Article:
I posted a version of this just now to my friends on a transplant e-list, where we often deal with problem illnesses and doctors. Thought it would explain why I have been posting so infrequently, and it is a sort of climax to the story of my last months, and my increasing problems with the OSU system and my transplant surgeon and his nurse.Tuesday we spent an hour with my new kidney doc, who had come in as a consultant in my mid-February hospitalization. I had been impressed by how smart and careful he was then, and by the fact that he suggested a cystoscopy to look for the cause of this uninterrupted chain of UTIs (The one I'm taking tetracycline for right now is #6 since my surgery). I like my old kidney doc very much as a person, but he is casual about post-transplant treatment. Also, he is not at Riverside, but at another hospital, which confuses treatment.
Well, the new guy really was smart and careful and focused. Turns out he used to be a transplant neph at OSU. Now he follows 250 transplant patients. He scheduled a visit with a urologist he uses a lot for this, who will verify whether the problem is in the bladder. And talked about how and why we might want to remove the old kidneys, which have many cysts, and to which I have reflux. He changed my lab orders to every two weeks, and removed cholesterol, glucose, and some other extraneous and puzzling things from them.
I can now go to Riverside for these blood draws instead of OSU. I love Riverside - they are friendly and have never missed on the first stick. It felt like being safe.
As I understand it I will never have to go in OSU again. He told me 20% of his patients want to never have anything to do with OSU again "for various reasons." I am one of them, but did agree to an annual visit with the transplant neph at OSU to have "a second pair of eyes" on me.
And I no longer have to deal with the surgeon or his nurse, who have been awful to my primary care doctor and me. And there is someone clearly responsible for my care now, who is in an excellent practice with good backup people. And when hospitalization or tests are needed, I will go into Riverside, a hospital that focuses on making the patient comfortable, and is significantly higher rated than OSU, by the way. I am so relieved that yesterday I was dizzy. Last night I slept seven hours for the first time in a week.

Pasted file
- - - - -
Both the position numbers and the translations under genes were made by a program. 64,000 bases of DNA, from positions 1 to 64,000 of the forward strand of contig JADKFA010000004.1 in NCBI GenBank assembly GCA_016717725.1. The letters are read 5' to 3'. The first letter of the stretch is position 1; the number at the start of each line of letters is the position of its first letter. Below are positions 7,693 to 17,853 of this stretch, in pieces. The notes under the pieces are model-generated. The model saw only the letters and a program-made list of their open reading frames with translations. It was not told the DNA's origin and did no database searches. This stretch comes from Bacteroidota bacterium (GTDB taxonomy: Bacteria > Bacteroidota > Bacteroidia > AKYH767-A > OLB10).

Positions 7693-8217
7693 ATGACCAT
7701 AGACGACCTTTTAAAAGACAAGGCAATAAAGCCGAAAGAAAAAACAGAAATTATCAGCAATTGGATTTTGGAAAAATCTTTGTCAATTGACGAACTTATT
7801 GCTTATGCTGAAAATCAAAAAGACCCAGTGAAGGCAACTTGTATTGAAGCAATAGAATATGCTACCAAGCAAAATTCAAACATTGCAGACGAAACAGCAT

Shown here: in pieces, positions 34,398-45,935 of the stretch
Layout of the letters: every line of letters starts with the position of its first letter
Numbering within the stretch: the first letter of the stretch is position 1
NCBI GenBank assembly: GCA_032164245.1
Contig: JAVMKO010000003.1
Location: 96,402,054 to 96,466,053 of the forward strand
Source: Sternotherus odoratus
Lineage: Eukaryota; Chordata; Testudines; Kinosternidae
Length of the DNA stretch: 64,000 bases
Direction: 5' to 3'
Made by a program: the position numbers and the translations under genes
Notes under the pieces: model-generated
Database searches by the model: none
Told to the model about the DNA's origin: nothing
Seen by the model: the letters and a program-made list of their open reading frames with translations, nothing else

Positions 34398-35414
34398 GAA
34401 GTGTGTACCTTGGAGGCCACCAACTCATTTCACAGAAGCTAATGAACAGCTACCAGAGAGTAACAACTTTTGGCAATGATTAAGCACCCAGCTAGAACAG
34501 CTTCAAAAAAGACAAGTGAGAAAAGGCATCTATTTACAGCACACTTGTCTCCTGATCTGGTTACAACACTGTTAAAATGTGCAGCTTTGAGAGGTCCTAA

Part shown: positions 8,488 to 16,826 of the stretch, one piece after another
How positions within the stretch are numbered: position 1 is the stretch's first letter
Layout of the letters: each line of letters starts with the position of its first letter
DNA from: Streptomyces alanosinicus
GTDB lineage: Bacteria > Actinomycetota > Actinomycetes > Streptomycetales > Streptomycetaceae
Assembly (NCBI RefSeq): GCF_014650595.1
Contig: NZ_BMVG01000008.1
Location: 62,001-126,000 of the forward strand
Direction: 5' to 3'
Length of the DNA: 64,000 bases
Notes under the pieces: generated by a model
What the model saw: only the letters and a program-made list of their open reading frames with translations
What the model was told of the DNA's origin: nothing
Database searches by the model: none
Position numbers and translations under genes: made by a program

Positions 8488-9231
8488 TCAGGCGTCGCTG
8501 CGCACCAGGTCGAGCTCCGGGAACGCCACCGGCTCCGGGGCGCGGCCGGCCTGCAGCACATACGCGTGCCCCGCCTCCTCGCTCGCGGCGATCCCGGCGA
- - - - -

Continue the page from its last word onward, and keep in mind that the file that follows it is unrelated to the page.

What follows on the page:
All this has been a hard journey for me psychologically and spiritually, if those are really any different. I had to step back from my trust in my tx doctor and evaluate the reality of trying to work with him. This meant I was refusing to be abused and neglected by a white male authority figure - which has been the story of my life, though I hasten to say that the worst doctor I ever had was a woman. And I had to do these hard things while sick. For several days I suffered from very painful muscle spasms in my lower back. They are still going away.
I have been helped in so many ways during the ordeal of these five months. Maybe a chaplain at church told the Caring Committee I was ill again, and discouraged, and a retired nurse named Linda Miller called me and listened, and offered food. The next day at church she gave us a wonderful (and huge) casserole, strawberries, and lemon pound cake. Yesterday my dear friend Gini drove me all around for lab tests and later, a doctor appointment - she has done this many times, and has also asked what food I would like, and made it and brought it. Being so sick and tired, I am very behind on thank you notes. But I'll get there.
There are speed bumps on the road ahead to well-being. But this has been a dark and rocky segment of the road, and I feel I am emerging into the light. At the same time, the crocuses in my back yard have come into bloom, and I should see a snowdrop any time now, and then the succession of flowers planted by previous owners.